The passing of veteran actor Susan Roces has left many people in mourning. Roces was not only a stalwart of Philippine cinema, she was also a kind soul who touched the lives of many.
A reader sent us a photo of Agriculture Monthly’s 15th Anniversary issue which featured Roces and her dragon fruit plants on the cover. In honor of Ms. Susan Roces, I am reprinting part of former Manila Bulletin Agriculture editor and Agriculture Monthly’s founding editor Zac Sarian’s article in said issue. Enjoy!
Dragon fruit thrills Susan Roces
By ZAC SARIAN
Recently, on August 28, Ms. Roces sent us a paper bag full of ripe dragon fruit with an accompanying letter she wrote in her own penmanship. Let me quote:
Dear Mr. Sarian,
Let me share with you my joy from the dragon fruit harvest I got from my garden.
A few years ago a friend gave me the plant she got from your plant nursery in Teresa.
I planted it in a pot and took good care of it yet the growth was so slow. It bloomed and gave me one fruit.
In one of your Agriculture Magazine I saw pictures and read the article on how they were grown in the Ilocos region, in sunny areas in plots propped in poles.
To blend with the rest of the landscape in my garden I had two plant boxes made with an entry way in the center, installed wire mesh across, filled the boxes with garden soil and dried chicken dung. I brought a few more dragon fruit plants and added them to what I originally had.
With not much care they grew so fast and lush and in a few months had lovely white blooms which later developed into fruits.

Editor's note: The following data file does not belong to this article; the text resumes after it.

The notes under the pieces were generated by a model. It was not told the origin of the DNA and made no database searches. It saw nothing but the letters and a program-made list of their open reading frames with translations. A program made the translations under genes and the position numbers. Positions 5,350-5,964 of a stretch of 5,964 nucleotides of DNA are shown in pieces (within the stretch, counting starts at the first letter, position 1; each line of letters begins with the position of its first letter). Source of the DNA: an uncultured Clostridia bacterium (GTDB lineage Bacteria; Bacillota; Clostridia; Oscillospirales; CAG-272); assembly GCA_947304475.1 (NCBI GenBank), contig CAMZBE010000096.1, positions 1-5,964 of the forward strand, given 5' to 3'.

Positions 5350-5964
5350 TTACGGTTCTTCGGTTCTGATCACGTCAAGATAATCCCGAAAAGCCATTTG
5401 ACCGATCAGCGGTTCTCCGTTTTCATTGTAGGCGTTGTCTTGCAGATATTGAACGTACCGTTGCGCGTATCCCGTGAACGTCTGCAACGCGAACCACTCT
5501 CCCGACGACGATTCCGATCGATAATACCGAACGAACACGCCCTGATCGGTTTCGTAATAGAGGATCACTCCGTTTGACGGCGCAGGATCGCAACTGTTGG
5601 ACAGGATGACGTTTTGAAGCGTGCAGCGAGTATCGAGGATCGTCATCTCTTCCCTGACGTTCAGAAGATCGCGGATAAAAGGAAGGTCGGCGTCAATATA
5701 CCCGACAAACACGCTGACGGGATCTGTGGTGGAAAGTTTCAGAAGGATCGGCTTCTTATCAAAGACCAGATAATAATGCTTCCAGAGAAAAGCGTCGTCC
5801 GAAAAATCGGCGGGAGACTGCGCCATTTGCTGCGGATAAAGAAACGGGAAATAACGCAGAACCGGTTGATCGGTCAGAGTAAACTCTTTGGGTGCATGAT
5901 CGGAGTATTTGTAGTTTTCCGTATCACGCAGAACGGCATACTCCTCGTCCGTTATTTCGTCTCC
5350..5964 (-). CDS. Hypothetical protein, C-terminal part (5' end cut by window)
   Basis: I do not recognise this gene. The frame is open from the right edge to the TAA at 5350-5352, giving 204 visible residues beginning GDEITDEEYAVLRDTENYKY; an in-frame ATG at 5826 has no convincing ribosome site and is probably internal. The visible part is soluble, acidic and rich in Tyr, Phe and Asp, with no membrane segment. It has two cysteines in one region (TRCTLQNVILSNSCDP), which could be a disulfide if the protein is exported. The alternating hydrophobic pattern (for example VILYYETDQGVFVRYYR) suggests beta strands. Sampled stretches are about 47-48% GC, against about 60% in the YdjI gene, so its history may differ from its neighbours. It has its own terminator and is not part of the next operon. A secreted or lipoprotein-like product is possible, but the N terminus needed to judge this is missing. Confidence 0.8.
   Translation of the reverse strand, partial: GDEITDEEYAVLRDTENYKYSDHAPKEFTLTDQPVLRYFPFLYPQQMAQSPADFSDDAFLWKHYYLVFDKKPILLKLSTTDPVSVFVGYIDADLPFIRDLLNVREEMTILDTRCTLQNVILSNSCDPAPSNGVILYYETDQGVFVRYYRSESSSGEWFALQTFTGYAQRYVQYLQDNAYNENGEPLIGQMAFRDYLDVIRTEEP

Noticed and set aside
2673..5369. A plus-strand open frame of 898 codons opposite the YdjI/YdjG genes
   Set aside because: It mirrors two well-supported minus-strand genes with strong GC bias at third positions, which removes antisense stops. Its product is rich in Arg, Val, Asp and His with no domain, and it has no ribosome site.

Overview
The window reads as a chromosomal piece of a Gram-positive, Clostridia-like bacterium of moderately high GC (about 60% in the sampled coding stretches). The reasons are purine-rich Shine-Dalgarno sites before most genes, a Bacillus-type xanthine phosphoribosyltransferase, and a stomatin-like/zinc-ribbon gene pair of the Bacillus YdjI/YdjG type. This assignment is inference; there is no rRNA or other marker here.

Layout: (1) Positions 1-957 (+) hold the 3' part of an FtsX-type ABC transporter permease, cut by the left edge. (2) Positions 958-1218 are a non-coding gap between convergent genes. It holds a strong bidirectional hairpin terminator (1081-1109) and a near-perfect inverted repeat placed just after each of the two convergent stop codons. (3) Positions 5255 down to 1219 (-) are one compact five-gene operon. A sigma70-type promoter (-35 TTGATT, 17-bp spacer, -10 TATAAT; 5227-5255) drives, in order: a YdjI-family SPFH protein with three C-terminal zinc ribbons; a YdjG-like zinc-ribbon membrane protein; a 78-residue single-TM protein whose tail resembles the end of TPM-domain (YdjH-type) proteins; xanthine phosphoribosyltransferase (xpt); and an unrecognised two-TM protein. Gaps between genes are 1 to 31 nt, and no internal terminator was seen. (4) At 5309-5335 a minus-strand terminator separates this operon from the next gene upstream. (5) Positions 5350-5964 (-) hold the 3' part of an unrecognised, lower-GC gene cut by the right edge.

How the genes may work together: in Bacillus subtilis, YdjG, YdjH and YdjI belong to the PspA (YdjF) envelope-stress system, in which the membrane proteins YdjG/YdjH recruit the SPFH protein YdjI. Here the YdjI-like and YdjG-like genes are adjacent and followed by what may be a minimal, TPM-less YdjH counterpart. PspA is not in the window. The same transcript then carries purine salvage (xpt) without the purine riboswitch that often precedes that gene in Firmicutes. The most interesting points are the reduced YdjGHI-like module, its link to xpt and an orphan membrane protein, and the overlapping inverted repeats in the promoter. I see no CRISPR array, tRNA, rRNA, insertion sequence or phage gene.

The red fruits looked so beautiful on the vine. I enjoyed looking at them first before harvesting. Thank you Mr. Sarian for propagating and making us aware of plants and trees and how they can give us so much pleasure.
Thanks also, Ms. Roces, for the bag of dragon fruits from your garden. We shared them with the editors and staff of the vernacular magazines Liwayway, Banawag, Bisaya, and Hiligaynon published by the Manila Bulletin. Surely they enjoyed partaking of your healthful fruits. Some of them only tasted dragon fruit for the first time—then they were also excited to plant their own dragon fruit! They want to follow Ms. Roces’ footsteps in gardening. I promised to give them some planting materials.
There is really much joy in growing one’s own fruit-bearing plants and enjoying their fruits, not just the eating but also the harvesting.
Incidentally, dragon fruit is increasingly becoming popular not only with hobbyists but also with business-minded entrepreneurs who grow them for commercial purposes. Aside from the Ilocos, there are commercial farms in Pangasinan, Laguna, Cavite, and elsewhere….
Back to the dragon fruit. This is one plant that does not require as much attention as other fruit trees. The dragon fruit is a cactus that can live and remain productive for many years. That is why it is necessary to provide concrete support for it.
There are three varieties being grown. The most widely planted is the white-fleshed variety, which produces bigger fruits that are slightly sweet, and is good for diabetes. The other varity has dark red flesh and is much sweeter. A third variety is rarely seen in the Philippines. It has yellow skin and white flesh that is sweet.
Aside from being consumed as fresh fruit, processed products have been made by researchers from Cavite State University as well as by the commercial growers themselves. There are dragon fruit processed products like jam, yoghurt, ice cream, dragon fruit juice, pastillas, and others. Even the flowers are used for food.
Anyway, why don’t you try planting your own dragon fruit just like Ms. Susan Roces? We are sure that the fruits of your own plants will thrill you the way they thrilled Ms. Roces.
This article appeared in Agriculture Magazine’s July 2022 issue.